• Your lifestyle and budget. I am frequently told ‘I don’t have time to cook’.  Cooking does not have to involve recipes and 30 ingredients, what is key is having the food in the fridge in the first place so you have something to throw in a pan or to put straight onto your plate.  

What can you do?

  • Get some blood testing done. Find out if you do have elevated fasting blood glucose and insulin so you can take action if you do and adjust your diet accordingly. Many people think that because they have trained 25 hours a week they can eat what they want, this is not often true without some long-term consequences.  The old adage that you cannot out run a bad diet has a lot of truth to it. 
  • Bin the processed foods.Do this now – no need to wait until the off season!  Eat wholesome, fresh foods that your body is designed to metabolise and buy those with the least chemicals, hormones and pesticides added or sprayed. Get your complex carbohydrates from root vegetables, brown rice, lentils and beans as much as possible.  White rice has a higher impact on blood glucose than pure refined sugar so keep this for appropriately timed race/training nutrition. 
  • Keep your protein levels high (up to 30% of energy intake for an endurance athlete or estimated at 1.2-1.6g/kg, higher for weight loss). Please note this is very hard to do on a vegan diet and beans and pulses do not provide the full spectrum of essential amino-acids without rotation.
  • Eat plenty of brightly coloured fruits and vegetables which are high in antioxidants. Anti-oxidants help to neutralise free radicals that are released in high amounts every time you stress your body.  They are also responsible for part of the training adaptations but too many can cause damage to cells – helping to reduce levels via a diet high in brightly coloured, fresh foods has many benefits.  Post a long/hard training session, a smoothie can be a great way to get these foods into you.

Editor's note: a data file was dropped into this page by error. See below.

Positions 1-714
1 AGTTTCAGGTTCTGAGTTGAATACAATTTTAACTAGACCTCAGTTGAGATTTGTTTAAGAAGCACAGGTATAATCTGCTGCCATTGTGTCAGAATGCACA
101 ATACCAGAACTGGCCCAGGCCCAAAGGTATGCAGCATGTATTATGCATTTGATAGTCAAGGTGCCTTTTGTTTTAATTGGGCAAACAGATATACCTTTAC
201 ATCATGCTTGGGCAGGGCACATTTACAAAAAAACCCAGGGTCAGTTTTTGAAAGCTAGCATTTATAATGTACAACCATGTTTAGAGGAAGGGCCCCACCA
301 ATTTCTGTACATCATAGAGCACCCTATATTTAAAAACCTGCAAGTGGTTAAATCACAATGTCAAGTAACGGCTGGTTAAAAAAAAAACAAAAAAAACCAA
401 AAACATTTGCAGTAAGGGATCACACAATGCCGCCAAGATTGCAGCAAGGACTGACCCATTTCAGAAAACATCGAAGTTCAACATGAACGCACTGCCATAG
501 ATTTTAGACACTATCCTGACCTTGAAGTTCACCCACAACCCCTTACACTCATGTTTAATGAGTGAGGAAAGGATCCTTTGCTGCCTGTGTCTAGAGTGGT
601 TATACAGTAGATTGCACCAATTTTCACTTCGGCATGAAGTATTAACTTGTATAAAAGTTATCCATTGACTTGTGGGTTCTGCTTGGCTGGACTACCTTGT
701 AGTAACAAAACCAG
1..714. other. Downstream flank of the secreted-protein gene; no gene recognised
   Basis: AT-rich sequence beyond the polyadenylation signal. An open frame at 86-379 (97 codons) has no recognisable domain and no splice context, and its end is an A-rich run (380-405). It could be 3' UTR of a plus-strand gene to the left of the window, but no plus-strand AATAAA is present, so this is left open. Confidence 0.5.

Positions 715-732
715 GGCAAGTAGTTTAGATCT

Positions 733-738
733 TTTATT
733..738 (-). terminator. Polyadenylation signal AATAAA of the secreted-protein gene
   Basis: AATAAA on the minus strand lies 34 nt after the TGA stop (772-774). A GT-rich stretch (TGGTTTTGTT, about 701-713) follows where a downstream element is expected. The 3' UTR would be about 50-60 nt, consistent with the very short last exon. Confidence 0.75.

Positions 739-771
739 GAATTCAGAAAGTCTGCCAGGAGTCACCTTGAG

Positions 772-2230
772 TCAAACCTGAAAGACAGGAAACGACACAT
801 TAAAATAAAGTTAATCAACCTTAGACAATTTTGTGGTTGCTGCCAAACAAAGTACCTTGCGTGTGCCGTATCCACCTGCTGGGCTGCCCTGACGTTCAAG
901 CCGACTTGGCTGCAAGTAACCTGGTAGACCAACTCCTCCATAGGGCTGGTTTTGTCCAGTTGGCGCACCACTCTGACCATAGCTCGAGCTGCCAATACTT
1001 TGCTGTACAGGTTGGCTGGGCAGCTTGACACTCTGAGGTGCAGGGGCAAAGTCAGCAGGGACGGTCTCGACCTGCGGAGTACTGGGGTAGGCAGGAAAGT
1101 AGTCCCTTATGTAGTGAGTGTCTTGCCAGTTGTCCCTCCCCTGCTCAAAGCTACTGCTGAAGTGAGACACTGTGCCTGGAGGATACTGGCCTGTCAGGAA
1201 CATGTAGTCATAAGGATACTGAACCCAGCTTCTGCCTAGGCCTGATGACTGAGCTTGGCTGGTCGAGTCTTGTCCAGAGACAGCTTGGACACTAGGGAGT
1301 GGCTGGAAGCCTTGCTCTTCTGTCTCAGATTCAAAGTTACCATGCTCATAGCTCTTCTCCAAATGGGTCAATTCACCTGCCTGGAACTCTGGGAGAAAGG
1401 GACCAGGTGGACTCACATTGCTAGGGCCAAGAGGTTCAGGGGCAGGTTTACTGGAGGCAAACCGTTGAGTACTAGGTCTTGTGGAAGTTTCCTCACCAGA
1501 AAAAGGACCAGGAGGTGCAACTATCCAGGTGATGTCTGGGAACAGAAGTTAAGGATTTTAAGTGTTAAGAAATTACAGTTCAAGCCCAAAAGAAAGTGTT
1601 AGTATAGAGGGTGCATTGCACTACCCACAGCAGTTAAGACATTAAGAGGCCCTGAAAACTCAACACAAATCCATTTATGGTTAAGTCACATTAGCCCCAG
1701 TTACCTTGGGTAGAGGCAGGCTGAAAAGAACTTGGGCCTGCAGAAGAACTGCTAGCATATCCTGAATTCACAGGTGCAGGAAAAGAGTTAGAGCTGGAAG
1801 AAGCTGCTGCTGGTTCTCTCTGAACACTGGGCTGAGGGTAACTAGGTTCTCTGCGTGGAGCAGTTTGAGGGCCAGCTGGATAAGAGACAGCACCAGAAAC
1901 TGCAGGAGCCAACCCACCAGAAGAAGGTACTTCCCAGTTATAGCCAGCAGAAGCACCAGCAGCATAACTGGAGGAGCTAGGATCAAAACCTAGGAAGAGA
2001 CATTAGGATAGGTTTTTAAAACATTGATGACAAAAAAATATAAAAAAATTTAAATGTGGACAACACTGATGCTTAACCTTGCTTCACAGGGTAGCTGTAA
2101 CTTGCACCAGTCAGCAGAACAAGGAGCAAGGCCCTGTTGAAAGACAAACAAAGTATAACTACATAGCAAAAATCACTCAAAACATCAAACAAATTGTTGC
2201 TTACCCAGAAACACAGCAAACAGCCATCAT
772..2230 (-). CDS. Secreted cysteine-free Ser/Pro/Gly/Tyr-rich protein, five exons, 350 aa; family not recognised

• B vitamins and Magnesium –these are vitamins and minerals that are used in large amounts by athletes and need to be consumed in high quantities. It is estimated that over 50% of the population is deficient in magnesiumand that is even before factoring in the high additional needs of endurance training.  Great sources of B vitamins are green leafy vegetables, chicken, turkey and fish whilst magnesium is found in high quantities in nuts, seeds and green leafy vegetables. 
  • Look after your gut.You can eat the best diet possible but if you are not digesting and absorbing properly you will not be getting the benefit of it.  If you have IBS type symptoms, seek advice from a suitably qualified healthcare professional to determine the root cause, such as potential parasites or pathogenic bacteria from all those open water swims that maybe lurking resulting in inflammation, leading to a ‘leaky gut’, potential food intolerances, allergies etc. 
  • Consider adding prebiotic foods such as kefir and sauerkraut to your diet. There is a lot of evidence to show the benefits of probiotics in reducing gut dysfunction in endurance athletes when training and racing, pre-biotics help to feed your gut microflora.  Introduce these foods slowly if you are new to them as they do not always suit everyone. 
  • BE ORGANISED.Consider where you can find those extra 10 minutes to book 2 weekly online orders to ensure a well-stocked fridge. Quality food is expensive but ask yourself how much your new bike cost and have a think about why you are then sacrificing the fuel you put into the engine (your body).  

So, the answer to the question, is there an ultimate triathlete diet, is no.  Is there an ultimate diet for YOU, then answer is, yes.  There are some broad, key guidelines as above that will get you a long way but the fact that we are all biochemically unique is key. Even our own biochemistry will change as we age, as our diet and lifestyle change our metabolism and our genetic expression will change.  Understanding your own body and listening to the messages it gives you (along with some targeted testing) will help you determine the ultimate diet that may just give you that edge you are looking for. 

Katherine

If you would like more information or would like to chat with Katherine about your individual nutritional requirements, drop us an email at helen@challengetricamp.co.uk and we will put you in touch.

New to triathlon or done more events than you can remember and looking for support and a team to be apart of, then why not join our race team, its open to all, no matter where you are on your triathlon journey and offers a full range of benefits.  Join our race team.